As youth librarians, we understand the connection between children’s participation in imaginative play and early literacy. Room for this play, however, is difficult to find in smaller library locations where space and storage must compete for shelving, computers, and seating arrangements. At our Hope Mills Branch of the Cumberland County Public Library & Information Center in North Carolina, we don’t have the room in our community facility to house bunches of toys in our collection. Fortunately, our system has devised some creative ways, beyond our traditional story times, to encourage children to play and explore. Both programming and partnerships allow room to foster imaginative play without the need for more physical space.
One of these interactive programs, Preschool Performers, combined dramatic arts and music to develop children’s connection to storytelling. Our young participants acted out scenes from traditional folktales or original short stories. Children also participated in familiar nursery rhymes with accompanying actions, singing and dancing to selections on CD. Attendees manipulated puppets from our professional collection and played an active role in sharing flannel and magnet board stories. Our costumes consisted of minimal supplies; we relied heavily on construction paper masks and paper bag puppets. Our groups practiced once a week for almost a month. An audience of the participants’ families and friends attended a grand performance the evening of their final practice. Children and their families were able to see their names in print as our Community Relations Department created a program for the show.
Our library system adapted this series from programming spearheaded by Madison Public Library in Wisconsin. We presented this program at our Headquarters Library on our stage in our large activity room, but it could easily be set in a conference or story time room at smaller branch locations. The North Carolina Public Library Director’s Association awarded this series the best children’s program from a large library system in our state that year. This programming provided a forum for children to experience the dramatic arts in a relaxed environment.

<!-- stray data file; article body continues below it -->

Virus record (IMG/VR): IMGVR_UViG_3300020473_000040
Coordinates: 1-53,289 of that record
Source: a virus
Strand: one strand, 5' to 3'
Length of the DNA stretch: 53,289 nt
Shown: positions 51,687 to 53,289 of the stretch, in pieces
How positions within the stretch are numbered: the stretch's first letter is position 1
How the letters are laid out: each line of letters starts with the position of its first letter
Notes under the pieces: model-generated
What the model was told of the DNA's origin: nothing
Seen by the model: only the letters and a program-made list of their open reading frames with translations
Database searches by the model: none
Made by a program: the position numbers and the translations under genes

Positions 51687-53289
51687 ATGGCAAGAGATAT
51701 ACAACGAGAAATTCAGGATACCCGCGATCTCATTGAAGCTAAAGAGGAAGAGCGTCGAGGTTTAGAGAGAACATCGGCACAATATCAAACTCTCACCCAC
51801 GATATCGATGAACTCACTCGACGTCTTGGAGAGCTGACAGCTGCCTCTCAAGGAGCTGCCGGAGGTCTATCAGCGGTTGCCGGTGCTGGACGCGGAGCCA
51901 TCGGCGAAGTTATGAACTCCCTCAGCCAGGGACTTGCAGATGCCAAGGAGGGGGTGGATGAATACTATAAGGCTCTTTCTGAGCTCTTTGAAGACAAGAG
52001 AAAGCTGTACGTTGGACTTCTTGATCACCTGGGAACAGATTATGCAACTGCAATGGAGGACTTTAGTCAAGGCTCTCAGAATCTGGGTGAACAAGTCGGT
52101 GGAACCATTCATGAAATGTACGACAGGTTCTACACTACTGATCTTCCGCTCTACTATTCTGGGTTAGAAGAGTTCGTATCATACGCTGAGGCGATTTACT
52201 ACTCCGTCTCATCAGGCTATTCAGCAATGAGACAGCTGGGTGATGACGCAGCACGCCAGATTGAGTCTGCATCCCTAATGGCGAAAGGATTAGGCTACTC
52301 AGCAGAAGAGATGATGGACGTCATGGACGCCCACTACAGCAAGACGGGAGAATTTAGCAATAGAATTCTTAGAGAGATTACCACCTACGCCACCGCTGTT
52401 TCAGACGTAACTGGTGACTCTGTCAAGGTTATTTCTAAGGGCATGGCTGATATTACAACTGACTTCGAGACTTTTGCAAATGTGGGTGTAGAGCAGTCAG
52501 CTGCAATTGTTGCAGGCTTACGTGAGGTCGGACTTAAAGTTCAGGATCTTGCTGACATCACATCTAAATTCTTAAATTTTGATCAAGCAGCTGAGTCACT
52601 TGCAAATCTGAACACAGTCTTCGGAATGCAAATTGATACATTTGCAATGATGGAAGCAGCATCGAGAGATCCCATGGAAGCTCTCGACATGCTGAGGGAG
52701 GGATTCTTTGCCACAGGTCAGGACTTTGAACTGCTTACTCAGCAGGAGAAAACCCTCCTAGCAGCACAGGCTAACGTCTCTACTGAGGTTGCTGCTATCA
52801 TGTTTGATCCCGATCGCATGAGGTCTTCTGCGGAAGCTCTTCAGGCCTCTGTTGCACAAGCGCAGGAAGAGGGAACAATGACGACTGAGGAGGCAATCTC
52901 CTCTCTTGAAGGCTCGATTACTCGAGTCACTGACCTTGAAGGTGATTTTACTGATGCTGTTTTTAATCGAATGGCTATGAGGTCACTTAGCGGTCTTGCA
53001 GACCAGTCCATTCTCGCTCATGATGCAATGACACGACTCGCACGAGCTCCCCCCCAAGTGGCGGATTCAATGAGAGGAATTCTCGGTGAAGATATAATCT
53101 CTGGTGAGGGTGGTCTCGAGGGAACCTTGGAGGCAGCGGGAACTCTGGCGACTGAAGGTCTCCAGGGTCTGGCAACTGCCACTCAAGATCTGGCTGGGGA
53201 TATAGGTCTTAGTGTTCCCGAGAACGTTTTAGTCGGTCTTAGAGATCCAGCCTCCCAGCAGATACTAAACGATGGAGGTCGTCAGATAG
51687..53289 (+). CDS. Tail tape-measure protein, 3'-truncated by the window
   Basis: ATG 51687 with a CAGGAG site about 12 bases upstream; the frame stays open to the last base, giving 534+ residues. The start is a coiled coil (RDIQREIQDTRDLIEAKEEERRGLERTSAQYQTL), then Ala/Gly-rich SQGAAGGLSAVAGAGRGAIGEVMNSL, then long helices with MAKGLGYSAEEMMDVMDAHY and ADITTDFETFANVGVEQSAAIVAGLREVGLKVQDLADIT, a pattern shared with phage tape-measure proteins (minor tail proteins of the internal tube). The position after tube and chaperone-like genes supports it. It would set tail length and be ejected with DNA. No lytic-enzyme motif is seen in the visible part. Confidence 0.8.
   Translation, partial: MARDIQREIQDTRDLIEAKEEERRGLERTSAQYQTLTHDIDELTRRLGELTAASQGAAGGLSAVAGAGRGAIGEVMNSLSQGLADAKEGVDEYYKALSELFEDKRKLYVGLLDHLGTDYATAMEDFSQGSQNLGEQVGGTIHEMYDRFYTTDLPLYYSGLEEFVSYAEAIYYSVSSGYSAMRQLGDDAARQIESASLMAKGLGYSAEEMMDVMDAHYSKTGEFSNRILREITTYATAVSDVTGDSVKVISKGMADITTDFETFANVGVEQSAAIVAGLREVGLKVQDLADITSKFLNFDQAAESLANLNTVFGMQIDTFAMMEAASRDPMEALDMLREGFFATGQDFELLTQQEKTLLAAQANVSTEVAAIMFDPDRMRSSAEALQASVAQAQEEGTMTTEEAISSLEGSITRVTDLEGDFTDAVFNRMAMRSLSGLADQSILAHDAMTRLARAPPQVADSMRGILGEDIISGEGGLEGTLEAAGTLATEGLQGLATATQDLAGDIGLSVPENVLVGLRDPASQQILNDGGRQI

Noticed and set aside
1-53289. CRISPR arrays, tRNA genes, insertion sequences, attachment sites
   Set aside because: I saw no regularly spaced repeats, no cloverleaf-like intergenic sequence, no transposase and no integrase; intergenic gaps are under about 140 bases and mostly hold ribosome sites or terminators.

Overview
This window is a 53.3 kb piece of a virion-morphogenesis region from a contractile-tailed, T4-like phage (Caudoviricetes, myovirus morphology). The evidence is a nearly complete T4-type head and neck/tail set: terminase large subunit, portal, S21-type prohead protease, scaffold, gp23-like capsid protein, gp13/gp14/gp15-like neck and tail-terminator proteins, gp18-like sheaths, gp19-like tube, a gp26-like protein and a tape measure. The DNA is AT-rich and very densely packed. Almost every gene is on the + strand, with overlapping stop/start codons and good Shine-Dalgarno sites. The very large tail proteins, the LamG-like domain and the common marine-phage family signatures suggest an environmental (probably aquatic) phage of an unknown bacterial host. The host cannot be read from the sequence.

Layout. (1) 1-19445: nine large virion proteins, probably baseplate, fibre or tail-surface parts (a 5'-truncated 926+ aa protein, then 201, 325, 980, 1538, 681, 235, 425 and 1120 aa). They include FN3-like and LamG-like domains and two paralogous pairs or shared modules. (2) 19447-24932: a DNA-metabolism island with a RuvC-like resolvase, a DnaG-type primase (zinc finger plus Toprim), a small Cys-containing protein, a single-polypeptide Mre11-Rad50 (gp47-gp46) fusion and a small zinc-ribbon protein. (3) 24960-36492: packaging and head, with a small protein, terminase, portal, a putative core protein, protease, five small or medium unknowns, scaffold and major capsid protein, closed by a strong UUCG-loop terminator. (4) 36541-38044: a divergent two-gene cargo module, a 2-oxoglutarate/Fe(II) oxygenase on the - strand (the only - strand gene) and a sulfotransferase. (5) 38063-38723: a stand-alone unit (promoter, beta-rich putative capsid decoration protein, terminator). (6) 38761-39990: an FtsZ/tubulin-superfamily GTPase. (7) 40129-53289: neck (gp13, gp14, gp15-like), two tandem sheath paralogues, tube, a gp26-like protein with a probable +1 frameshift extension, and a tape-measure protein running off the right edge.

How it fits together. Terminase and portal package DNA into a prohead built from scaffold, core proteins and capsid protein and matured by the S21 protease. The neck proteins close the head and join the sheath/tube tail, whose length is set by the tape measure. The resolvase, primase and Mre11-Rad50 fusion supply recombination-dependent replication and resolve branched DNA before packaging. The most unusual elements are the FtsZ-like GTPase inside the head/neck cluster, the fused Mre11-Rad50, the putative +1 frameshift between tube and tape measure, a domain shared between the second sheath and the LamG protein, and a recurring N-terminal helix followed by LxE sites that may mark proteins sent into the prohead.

Our Hope Mills Branch also focuses on play with one of our current programs starring our wildly popular puppet Bobette. Bobette is identical to our story time mascot monkey Bobo; parents reserve her for a few days or a week, allowing their children opportunities to play with Bobette at home. This program allows children to relieve the story time experience as they pretend.
Families involved with this program describe the creative ways their children play through a journal Bobette brings with her to their home. Children delight in celebrating the monkey’s attendance at birthday parties and special events; they also play the role of caregiver for their new friend, combing Bobette’s fur and brushing her teeth. A parent recalled her child’s special recollections with Bobette. “We ate breakfast together. We read a lot of books, and we had a movie night. Bobette is the happiest monkey I ever met, and she always makes me smile.” (Bobette’s favorite food is plastic apples.) This program encourages play at home with little staff involvement.
These programs celebrate exploration and imagination, but our library also brings in toys to our branches during special library programs due to our relationship with the Partnership for Children of Cumberland County’s Resource Lending Library. Youth librarians, early childhood educators, and parents check out a variety of toys, puppets, and smaller playground equipment to use in their work with children. This service allows us to bring in bulky toys we don’t have room to store at our branch during the year. We’ve checked out free musical instruments, dramatic play materials, and science experiments.
Registration to check out these materials is simple, requiring only the completion of a brief application and valid photo identification. Toys may be checked out for two weeks with an option to renew. There are lending libraries offering toys free of charge in many of our communities; many of these resource centers, available through local community colleges and universities, partner with agencies serving their county’s youth. More information about our county’s resource library is available at http://www.ccpfc.org/parents/resources/resource-lending-library.html.
Our smaller branches may not have the physical space available in our larger library locations, but with programming and partnerships, we ensure we promote play for our young library customers and their families. Please share how your library encourages play with limited space!